So we’re all Rushdies now, like it or not? Perhaps. If one cannot draw Muhammad without editors fearing the mob in the lobby, then it’s only a matter of time before the idea seeps into the heads of cartoonists everywhere. It’s simply not worth it; who needs the aggravation? Who needs the meetings with the community groups, the mandatory sensitivity training, the sinking feeling of finding your picture on a placard in a London protest, next to the sign that says “BEHEAD THOSE WHO ACCUSE US OF BEHEADING.”
It will all blow over. The press will get its nerve back, and start investigating whether Jack Abramoff bought Cheney a beer in 1997 and thus impaired his aim in 2006, or something. They’ll return to their old brave role: Questioning Authority. Unless it’s located in Mecca.
– James Lileks
William Bennett and Alan Derchowitz, as odd a tag team as ever assembled, come together to to announce the surrender of the free press.
We two come from different political and philosophical perspectives, but on this we agree: Over the past few weeks, the press has betrayed not only its duties but its responsibilities. To our knowledge, only three print newspapers have followed their true calling: the Austin American-Statesman, the Philadelphia Inquirer and the New York Sun. What have they done? They simply printed cartoons that were at the center of widespread turmoil among Muslims over depictions of the prophet Muhammad. These papers did their duty.
UPDATE I: Jeff at Protein Wisdom has one fantastic piece up on the failures of the press – it’s an absolute MUST READ. Here he comments on the Boston Globe’s statement that “[N]ewspapers ought to refrain from publishing offensive caricatures of Mohammed in the name of the ultimate Enlightenment value: tolerance.”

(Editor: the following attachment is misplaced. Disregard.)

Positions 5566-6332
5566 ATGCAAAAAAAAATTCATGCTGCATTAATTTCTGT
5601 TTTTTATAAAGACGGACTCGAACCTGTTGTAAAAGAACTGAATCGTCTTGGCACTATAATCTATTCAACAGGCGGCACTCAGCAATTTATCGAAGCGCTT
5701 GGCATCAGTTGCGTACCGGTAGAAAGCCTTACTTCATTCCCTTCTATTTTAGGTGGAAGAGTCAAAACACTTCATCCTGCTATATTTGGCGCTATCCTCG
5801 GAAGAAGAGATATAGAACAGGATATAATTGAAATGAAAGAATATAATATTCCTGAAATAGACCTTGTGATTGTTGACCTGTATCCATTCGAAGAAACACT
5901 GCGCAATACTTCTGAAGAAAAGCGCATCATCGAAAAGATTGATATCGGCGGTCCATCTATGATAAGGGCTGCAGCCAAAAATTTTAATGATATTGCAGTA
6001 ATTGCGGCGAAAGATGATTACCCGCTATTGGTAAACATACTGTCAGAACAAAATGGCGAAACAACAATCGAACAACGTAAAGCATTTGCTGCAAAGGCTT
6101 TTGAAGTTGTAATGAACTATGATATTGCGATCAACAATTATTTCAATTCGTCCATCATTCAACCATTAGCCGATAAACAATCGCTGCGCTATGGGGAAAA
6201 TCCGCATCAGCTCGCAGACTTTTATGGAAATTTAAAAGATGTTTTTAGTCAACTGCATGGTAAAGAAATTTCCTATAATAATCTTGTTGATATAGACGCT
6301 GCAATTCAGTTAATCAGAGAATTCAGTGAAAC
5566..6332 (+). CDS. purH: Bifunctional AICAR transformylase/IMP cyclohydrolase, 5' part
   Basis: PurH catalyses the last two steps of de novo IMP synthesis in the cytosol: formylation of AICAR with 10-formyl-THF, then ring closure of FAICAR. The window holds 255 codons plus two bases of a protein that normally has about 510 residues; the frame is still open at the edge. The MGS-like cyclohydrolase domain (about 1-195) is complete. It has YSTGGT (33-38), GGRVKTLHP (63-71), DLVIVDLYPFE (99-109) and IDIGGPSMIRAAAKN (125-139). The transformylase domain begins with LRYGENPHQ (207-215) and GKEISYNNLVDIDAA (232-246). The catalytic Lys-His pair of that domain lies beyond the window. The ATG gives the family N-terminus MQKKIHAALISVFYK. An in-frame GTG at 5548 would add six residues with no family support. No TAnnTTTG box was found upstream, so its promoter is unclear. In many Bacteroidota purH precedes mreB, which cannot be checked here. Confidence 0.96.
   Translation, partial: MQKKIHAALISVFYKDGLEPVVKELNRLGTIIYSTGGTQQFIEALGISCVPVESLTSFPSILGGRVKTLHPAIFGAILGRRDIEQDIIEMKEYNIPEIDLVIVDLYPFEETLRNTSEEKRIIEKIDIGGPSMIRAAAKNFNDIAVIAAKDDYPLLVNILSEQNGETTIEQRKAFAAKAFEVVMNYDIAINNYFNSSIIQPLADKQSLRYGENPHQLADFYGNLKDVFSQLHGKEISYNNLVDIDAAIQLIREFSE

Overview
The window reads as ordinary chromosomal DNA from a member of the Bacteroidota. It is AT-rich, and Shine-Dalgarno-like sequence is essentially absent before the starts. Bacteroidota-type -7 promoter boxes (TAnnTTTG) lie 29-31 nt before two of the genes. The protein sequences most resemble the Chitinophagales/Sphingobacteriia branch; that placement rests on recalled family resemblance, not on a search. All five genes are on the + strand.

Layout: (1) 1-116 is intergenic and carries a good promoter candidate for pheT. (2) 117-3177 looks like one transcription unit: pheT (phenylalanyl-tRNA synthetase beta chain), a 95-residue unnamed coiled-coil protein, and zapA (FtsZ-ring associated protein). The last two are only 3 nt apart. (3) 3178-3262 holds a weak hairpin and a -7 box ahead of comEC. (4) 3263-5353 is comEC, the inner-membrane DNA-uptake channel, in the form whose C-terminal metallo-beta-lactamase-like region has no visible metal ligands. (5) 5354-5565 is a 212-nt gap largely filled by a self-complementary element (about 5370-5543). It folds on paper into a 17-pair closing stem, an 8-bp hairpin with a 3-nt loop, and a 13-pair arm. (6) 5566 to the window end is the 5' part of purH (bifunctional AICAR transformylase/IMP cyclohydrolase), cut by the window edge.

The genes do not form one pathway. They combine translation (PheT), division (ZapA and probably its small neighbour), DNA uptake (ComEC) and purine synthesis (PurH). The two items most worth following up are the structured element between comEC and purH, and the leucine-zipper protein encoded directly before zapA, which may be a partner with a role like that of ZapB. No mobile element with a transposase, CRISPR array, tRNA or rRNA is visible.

“…nothing in that (rather strained) definition suggests that the freedom for others to hold a particular position dictates that the rest of us must avert our eyes and ears at their command. In fact, the only philosophical explanation for the Globe, et al’s actions is that it has redefined Enlightenment by way of that term’s (now pedestrian) deconstruction, and having done so, it has somehow managed to then shoehorn it into multiculturalist / Orientalist creed preached as gospel by Humanities departments for the last quarter century—namely, that the only persons fit to criticize or “offend” the Other is some “authentic” member of that group.
The layers of irony here are almost too thick to hack through…what is being advocated for here in the name of Enlightenment is so pernicious to classical western liberalism and its attendant elevation of the individual that it needs repeating again and again: when we surrender (to borrow the Bennett/Dershowitz characterization) those things—freedom of expression, freedom of religion, a truly free press—that set our philosophical system apart from other systems that have shown themselves amenable to manipulation by interested groups who will themselves to power on the shoulders of a muscular sophistry that guards the structural heart of collectivist philosophies (here, defined as those that privilege the rights of the “group” over the rights of the individual), we surrender, albeit not always consciously, our capacity to defend ourselves and our way of life.
And nothing makes that more clear than this frankly stunning admission by the Globe and its major media allies that tolerance is the “ultimate Englightenment value,” especially when “tolerance” has clearly become, to the press’ way of thinking (and this thinking now permeates the academy and has insinuated itself into vast swatches of public policy), an unwillingness to offend those whom they believe they have no right, as cultural outsiders, to offend.
UPDATE II: Ed Morrissey gives a headsup that seems almost too much like parody. Now, newspapers should not draw cartoons about the cartoon war! You can’t make this stuff up.